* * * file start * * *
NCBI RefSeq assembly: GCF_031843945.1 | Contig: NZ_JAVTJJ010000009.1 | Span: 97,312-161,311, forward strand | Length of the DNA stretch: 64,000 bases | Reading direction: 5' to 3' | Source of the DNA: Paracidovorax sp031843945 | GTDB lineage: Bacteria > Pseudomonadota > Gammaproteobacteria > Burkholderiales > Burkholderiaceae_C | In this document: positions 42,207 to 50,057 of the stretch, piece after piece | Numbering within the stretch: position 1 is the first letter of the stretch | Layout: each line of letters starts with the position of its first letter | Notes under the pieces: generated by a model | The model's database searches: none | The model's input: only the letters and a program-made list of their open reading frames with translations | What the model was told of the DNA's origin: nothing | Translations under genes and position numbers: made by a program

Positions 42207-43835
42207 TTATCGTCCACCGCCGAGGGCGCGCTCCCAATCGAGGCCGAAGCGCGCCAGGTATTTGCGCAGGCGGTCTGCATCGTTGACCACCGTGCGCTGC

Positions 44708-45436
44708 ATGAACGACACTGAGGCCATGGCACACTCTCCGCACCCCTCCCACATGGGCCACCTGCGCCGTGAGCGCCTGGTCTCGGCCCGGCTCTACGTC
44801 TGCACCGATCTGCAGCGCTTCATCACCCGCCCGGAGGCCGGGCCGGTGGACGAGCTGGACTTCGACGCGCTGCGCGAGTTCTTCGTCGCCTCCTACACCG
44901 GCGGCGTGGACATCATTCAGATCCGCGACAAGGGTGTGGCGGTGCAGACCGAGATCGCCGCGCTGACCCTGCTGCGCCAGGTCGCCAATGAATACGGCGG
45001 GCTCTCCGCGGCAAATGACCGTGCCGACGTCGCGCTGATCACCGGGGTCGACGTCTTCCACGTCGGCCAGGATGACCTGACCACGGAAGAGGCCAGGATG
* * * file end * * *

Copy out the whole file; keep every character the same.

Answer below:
NCBI RefSeq assembly: GCF_031843945.1 | Contig: NZ_JAVTJJ010000009.1 | Span: 97,312-161,311, forward strand | Length of the DNA stretch: 64,000 bases | Reading direction: 5' to 3' | Source of the DNA: Paracidovorax sp031843945 | GTDB lineage: Bacteria > Pseudomonadota > Gammaproteobacteria > Burkholderiales > Burkholderiaceae_C | In this document: positions 42,207 to 50,057 of the stretch, piece after piece | Numbering within the stretch: position 1 is the first letter of the stretch | Layout: each line of letters starts with the position of its first letter | Notes under the pieces: generated by a model | The model's database searches: none | The model's input: only the letters and a program-made list of their open reading frames with translations | What the model was told of the DNA's origin: nothing | Translations under genes and position numbers: made by a program

Positions 42207-43835
42207 TTATCGTCCACCGCCGAGGGCGCGCTCCCAATCGAGGCCGAAGCGCGCCAGGTATTTGCGCAGGCGGTCTGCATCGTTGACCACCGTGCGCTGC

Positions 44708-45436
44708 ATGAACGACACTGAGGCCATGGCACACTCTCCGCACCCCTCCCACATGGGCCACCTGCGCCGTGAGCGCCTGGTCTCGGCCCGGCTCTACGTC
44801 TGCACCGATCTGCAGCGCTTCATCACCCGCCCGGAGGCCGGGCCGGTGGACGAGCTGGACTTCGACGCGCTGCGCGAGTTCTTCGTCGCCTCCTACACCG
44901 GCGGCGTGGACATCATTCAGATCCGCGACAAGGGTGTGGCGGTGCAGACCGAGATCGCCGCGCTGACCCTGCTGCGCCAGGTCGCCAATGAATACGGCGG
45001 GCTCTCCGCGGCAAATGACCGTGCCGACGTCGCGCTGATCACCGGGGTCGACGTCTTCCACGTCGGCCAGGATGACCTGACCACGGAAGAGGCCAGGATG